« 이전계속 »
CLOSET SCENE FROM HAMLET.—Siiakspeare.
Eider Queen and Hamlet.
Hamlet. Now, mother, what's the matter?
Ham. What's the matter now)
Queen. Have you forgot me?
Ham. No, by the rood, not so:
You are the queen : your husband's brother's wife;
Queen. Nay, then I'll set those to you that can speak.
Ham. Come, come, and sit you down; you shall not budge. You go not till I set you up a glass Where you may see tiie inmost part of you.
Queen. What wilt thou do?—thou wdt not murder me?
Ham. Leave wringing of your hands: peace; sit you down, And let me wring your heart: for so I shall, '.f it be made of penetrable stuff; if damned custom have not brazed it so That it is proof and bulwark against sense.
Queen. What have I done, that thou darest wag thy tongue In noise so rude against me?
Ham. Such an act,
That blurs the grace and blush of modesty;
Queen. Ah me! what act,
Ham. Look here, upon this picture, and on this,
Where every god did seem to set his seal,
To give the world assurance of a man:
This was your husband.—Look you, now, what follows:
Here is your husband; like a mildewed ear,
Blasting his wholesome brother. Have you eyes?
Could you on this fair mountain leave to feed,
And batten on this moor? Ha! have you eyes?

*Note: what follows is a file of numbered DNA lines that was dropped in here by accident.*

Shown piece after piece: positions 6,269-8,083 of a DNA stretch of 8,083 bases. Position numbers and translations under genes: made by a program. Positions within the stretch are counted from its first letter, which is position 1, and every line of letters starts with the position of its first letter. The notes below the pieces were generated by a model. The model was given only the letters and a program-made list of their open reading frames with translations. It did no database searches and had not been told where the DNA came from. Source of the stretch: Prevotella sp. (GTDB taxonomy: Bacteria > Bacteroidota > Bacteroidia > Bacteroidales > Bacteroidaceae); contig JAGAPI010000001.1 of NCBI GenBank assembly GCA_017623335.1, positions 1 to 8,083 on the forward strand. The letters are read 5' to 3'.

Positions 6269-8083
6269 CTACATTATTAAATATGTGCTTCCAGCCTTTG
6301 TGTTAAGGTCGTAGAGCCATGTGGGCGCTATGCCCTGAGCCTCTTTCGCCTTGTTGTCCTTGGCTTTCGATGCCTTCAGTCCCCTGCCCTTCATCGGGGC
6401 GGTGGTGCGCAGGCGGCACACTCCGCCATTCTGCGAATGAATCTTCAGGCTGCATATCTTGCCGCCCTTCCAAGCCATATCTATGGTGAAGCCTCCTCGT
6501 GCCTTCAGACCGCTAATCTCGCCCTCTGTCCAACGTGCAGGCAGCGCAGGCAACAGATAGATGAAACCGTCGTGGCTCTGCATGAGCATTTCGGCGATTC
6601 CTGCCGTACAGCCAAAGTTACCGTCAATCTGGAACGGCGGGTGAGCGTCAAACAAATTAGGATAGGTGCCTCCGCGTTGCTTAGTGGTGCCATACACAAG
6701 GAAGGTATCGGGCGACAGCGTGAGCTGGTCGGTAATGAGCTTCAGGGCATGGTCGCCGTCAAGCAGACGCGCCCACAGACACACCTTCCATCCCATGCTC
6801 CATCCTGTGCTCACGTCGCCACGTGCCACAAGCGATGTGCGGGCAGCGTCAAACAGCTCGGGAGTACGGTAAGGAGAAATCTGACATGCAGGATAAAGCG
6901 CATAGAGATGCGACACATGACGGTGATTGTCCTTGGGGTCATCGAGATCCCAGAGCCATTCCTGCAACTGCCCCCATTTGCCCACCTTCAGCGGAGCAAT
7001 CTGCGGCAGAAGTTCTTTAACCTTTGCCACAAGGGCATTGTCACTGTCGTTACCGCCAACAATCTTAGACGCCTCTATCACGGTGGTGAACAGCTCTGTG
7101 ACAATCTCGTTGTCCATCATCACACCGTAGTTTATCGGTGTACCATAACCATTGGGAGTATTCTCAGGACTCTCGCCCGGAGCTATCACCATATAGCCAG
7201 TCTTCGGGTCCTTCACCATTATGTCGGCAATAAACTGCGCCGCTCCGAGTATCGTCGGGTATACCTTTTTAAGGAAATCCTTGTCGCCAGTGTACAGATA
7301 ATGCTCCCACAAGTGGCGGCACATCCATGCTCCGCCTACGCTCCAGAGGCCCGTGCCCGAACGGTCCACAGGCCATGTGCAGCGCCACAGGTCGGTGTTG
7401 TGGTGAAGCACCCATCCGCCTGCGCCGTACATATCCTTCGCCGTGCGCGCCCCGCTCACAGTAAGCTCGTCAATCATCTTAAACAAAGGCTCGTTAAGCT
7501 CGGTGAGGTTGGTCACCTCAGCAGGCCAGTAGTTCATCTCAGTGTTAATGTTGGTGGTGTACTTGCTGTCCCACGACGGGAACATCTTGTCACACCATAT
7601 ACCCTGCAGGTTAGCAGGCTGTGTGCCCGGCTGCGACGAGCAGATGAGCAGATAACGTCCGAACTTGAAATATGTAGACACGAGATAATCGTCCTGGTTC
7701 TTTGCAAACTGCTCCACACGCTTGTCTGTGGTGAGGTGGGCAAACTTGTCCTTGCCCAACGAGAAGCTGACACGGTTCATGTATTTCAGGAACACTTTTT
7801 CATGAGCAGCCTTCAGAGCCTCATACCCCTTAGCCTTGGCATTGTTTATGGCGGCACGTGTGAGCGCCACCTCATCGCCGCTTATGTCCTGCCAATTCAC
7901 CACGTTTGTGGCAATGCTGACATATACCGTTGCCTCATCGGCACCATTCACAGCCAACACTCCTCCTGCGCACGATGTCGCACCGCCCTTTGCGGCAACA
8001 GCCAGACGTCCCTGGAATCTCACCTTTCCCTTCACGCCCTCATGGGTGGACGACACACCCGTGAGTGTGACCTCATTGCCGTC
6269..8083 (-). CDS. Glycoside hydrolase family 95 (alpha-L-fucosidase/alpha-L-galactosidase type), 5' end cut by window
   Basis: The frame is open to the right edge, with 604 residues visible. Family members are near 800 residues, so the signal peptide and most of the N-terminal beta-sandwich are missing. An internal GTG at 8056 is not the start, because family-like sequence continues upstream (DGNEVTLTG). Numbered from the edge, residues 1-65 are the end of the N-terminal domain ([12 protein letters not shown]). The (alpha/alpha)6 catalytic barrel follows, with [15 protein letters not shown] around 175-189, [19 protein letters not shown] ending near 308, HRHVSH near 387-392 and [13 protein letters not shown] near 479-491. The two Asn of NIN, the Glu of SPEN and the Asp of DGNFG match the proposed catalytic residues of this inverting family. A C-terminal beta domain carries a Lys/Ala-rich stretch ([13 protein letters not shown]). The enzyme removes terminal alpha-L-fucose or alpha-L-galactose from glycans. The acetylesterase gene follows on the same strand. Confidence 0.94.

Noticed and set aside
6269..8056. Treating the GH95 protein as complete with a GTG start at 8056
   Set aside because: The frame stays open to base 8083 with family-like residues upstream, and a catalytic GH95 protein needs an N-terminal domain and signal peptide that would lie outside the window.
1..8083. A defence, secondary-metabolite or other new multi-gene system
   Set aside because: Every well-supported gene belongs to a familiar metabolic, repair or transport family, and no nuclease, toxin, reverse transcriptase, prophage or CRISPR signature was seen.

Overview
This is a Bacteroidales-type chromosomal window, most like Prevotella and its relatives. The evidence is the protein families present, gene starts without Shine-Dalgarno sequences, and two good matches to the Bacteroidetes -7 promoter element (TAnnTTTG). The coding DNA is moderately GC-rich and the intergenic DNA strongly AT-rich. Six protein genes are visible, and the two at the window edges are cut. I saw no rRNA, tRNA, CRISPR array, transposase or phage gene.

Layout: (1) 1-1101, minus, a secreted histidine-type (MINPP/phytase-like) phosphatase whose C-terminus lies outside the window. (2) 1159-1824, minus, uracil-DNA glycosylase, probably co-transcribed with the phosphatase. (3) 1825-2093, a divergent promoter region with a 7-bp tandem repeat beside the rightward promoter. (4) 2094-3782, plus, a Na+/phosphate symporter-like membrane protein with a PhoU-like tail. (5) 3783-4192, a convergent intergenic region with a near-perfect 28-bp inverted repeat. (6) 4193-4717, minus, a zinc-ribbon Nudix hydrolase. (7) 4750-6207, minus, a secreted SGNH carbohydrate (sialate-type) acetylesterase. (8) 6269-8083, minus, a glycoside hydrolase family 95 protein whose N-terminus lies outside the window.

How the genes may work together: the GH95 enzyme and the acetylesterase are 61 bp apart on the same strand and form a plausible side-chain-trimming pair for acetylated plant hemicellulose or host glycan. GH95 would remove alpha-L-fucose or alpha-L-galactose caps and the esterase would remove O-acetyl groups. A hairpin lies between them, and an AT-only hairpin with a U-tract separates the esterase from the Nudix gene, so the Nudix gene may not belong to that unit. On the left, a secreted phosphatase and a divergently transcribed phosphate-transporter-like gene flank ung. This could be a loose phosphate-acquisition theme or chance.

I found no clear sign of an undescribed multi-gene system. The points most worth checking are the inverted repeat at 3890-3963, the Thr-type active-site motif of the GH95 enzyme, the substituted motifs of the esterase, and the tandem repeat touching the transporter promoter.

You cannot call it love; for at your age
The heyday in the blood is tame, it's humble,
And waits upon the judgment; and what judgment
Would step from this to this?
Queen. Oh, speak no more!
Thou turn'st mine eyes into my very soul;
Ham. A murderer and a villain:
A slave that is not twentieth part the tithe
Save me and hover o'er me with your wings,
Ham. Do you not come your tardy son to chide,
Ghost. Do not forget: this visitation
Ham. How is it with you, lady?
Queen. Alas I how is't with you,
Ham. On him! on him! Look you, how pale he glares!
Queen. To whom do you speak this?
Of shreds and patches;—
[Enter Ghost. Ham. Do you see nothing there?
Queen. Nothing at all; yet all that is I see.
Queen. No, nothing, but ourselves.
Ham. Why look you there! look, how it steals away! My father in his habit as he lived! Look, where he goes, even now, out at the portal!
Queen. This is the very coinage of your brain:
My pulse, as yours, doth temperately keep time,
Queen. O Hamlet! thou hast cleft my heart in twain.
Ham. Oh, throw away the worser part of it,
MARK TWAIN'S STORY OF "THE GOOD LITTLE BOT.»
Once there was a good little boy by the name of Jacob Blivens. He always obeyed his parents, no matter how absurd and unreasonable their demands were; and he always learned his book, and never was late at Sabbath school. He would not play hookey, even when sober judgment told hirr. it was the most profitable thing he could do. None of' other boys could ever make this boy out, he acted so strangely. He wouldn't lie, no matter how convenient it was. Ho just said it was wrong to lie, and that was sufficient for him. Aud he was so honest that he was simply ridiculous. Th«